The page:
The Arduino is not well known for it's audio playback capabilities. Without any external components it can only output 10-bit data from the analogue pins. That's perfect if you want to play beeps, or 8-bit retro style audio, but useless for anything of high quality. The Raspberry Pi is perfect for this, but is a bit overkill if you only want a simple project, and need the analogue inputs for reading sensors. Masih Vahida has come up with a simple solution called the SoundDuino 3.
This shield adds stereo inputs and outputs, offering 16 bit depth, and running at a 48kHz sampling frequency. That's on par with CD quality (which runs at the slightly slower 44.1kHz), and the Raspberry Pi. Using the SoundDuino is simple: slot the shield into an Arduino, add the library to your project and you're ready to go. The library comes with some useful features, such as the ability to play back audio 'numbers'. By adding some voice recordings of someone saying numbers, you can simply call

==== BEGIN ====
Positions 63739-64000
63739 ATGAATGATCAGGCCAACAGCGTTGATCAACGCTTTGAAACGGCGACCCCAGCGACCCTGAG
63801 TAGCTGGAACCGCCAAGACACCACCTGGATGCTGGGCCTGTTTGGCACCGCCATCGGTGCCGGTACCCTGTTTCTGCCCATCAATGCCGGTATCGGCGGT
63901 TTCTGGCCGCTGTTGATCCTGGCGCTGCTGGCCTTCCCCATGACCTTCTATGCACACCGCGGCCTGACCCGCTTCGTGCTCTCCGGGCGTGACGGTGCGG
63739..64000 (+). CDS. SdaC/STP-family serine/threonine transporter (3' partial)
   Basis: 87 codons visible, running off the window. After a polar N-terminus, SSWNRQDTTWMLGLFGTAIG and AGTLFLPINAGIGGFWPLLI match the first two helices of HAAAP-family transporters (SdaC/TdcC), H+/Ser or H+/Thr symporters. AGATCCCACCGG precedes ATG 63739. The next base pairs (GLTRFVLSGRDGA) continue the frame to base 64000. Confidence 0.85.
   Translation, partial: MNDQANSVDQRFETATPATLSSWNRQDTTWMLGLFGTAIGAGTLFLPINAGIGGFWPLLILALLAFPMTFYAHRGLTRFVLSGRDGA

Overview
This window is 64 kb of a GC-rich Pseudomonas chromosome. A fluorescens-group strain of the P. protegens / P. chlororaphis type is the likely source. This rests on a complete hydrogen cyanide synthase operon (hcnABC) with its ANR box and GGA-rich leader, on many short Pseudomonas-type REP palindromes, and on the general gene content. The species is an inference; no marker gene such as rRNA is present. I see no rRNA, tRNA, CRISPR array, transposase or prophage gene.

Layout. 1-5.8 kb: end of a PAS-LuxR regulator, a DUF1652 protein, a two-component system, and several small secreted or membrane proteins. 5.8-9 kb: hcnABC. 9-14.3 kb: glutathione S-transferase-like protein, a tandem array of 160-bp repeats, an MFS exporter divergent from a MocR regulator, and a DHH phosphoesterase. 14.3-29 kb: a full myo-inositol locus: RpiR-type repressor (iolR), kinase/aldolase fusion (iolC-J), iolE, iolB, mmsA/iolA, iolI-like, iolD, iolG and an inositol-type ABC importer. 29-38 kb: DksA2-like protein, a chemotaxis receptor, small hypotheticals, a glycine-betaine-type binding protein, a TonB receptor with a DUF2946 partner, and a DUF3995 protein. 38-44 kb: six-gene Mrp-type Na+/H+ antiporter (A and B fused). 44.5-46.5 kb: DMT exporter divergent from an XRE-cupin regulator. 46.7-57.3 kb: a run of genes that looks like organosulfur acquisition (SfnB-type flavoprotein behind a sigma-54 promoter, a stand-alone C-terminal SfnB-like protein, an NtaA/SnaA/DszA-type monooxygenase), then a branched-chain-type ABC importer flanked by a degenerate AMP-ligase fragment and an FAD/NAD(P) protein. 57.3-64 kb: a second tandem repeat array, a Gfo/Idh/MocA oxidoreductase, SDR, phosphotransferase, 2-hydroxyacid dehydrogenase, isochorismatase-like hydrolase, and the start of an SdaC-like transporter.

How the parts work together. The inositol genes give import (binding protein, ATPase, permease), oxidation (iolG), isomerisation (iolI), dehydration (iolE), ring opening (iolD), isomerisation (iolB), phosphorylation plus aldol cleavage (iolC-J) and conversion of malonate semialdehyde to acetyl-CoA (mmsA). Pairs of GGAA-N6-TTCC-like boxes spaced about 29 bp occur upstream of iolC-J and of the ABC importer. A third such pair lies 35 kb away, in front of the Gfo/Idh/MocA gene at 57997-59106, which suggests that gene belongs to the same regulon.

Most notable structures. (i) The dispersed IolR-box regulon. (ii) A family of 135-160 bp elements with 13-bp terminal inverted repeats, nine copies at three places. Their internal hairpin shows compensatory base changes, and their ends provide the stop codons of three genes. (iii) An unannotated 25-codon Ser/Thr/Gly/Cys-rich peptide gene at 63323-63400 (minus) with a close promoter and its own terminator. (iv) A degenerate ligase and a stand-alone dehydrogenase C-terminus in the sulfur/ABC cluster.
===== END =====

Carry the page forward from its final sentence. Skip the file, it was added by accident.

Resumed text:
say_number() and the shield will output the correct voice.
The SoundDuino opens up a world of possibilities with your Arduino - voice feedback, a music player, talking clock, or anything else you'd want clear audio for. The SoundDuino is on Kickstarter now, and the board can be yours for $59.